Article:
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“Because of the times that we live in now, I believe that we need to be vigilant and active to recognize the evil forces that are becoming more prevalent. Only by being aware of the subtle stages of genocide will we be able to fight early warnings. The Ten Stages of Genocide illustrates the subtle steps that clear the way for ethnic cleansing, war crimes, and crimes against humanity. Each step alone has a subtle and treacherous effect that enable xenophobia, othering, hate speech, and the violation of civil rights. We know that white supremacy and authoritarianism is on the rise around the world, and we must fight every insidious step. My ‘job’ is to reach as many viewers as possible.”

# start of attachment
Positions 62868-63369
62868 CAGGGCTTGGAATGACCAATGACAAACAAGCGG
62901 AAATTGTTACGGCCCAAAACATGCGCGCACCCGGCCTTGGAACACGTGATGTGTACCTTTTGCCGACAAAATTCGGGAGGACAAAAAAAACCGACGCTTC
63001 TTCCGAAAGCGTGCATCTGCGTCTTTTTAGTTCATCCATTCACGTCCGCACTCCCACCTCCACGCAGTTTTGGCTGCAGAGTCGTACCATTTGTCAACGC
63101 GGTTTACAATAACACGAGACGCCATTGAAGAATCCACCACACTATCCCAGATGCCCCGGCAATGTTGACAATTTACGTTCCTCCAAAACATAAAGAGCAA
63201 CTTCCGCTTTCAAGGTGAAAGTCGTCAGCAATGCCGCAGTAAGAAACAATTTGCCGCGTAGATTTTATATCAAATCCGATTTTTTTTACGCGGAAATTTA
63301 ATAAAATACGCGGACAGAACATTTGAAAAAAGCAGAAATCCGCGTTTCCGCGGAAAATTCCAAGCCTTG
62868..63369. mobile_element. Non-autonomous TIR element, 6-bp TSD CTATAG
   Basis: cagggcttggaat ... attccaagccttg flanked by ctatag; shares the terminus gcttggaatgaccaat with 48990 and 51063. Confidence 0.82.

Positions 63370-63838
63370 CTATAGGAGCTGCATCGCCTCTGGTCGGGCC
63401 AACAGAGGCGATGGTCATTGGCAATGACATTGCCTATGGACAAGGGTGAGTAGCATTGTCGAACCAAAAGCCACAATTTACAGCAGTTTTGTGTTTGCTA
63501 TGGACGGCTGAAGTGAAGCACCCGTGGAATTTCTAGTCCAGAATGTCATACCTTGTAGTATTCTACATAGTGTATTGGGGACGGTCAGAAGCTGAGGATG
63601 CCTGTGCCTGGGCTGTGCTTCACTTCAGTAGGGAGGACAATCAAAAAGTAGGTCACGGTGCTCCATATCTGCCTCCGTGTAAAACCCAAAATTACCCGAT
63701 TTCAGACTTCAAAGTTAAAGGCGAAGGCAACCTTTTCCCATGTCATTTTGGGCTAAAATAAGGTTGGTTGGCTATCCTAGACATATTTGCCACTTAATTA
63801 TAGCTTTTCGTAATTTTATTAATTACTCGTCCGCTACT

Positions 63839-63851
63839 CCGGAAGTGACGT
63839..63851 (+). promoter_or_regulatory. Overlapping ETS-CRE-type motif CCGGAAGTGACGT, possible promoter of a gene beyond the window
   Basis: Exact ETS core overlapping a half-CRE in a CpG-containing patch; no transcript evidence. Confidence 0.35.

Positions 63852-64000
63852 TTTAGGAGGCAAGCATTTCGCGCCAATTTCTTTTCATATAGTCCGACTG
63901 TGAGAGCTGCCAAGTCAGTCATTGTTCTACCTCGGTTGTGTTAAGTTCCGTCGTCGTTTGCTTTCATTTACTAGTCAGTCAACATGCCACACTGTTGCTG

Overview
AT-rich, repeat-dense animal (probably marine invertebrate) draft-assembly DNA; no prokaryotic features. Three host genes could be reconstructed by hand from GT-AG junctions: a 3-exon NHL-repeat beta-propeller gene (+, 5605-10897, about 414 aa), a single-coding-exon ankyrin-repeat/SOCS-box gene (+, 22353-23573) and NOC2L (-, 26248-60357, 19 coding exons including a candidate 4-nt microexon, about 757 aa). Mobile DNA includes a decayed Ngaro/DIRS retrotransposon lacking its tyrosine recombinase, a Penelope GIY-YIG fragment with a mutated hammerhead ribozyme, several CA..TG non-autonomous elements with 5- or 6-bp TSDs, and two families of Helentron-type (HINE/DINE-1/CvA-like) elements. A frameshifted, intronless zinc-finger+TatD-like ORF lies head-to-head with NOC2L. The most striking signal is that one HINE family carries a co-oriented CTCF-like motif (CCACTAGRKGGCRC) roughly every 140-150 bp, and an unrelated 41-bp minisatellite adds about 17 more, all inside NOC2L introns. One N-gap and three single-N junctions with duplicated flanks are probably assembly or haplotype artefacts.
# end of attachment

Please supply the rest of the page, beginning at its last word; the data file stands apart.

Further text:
The exhibition, according to a statement from the U.N., “features the reflections of survivors of four atrocity crimes — the Holocaust, the genocide and related atrocities in Cambodia, the 1994 genocide against the Tutsi in Rwanda, and the 1995 genocide in Srebrenica, Bosnia and Herzegovina. An object that survived the atrocity crimes is displayed together with the survivors or their descendants’ explanation of what the object meant to them. … The exhibition reminds the viewer that no country is immune from the risks of genocide and related atrocity crimes.”

Another example from the exhibit at the United Nations:

“Scarf,” 30 x 40 inches. Photo: Jim Lommasson

Reflections by Jack, Larry, and Lila Katz, children of Judy Katz, Satu Mare, Romania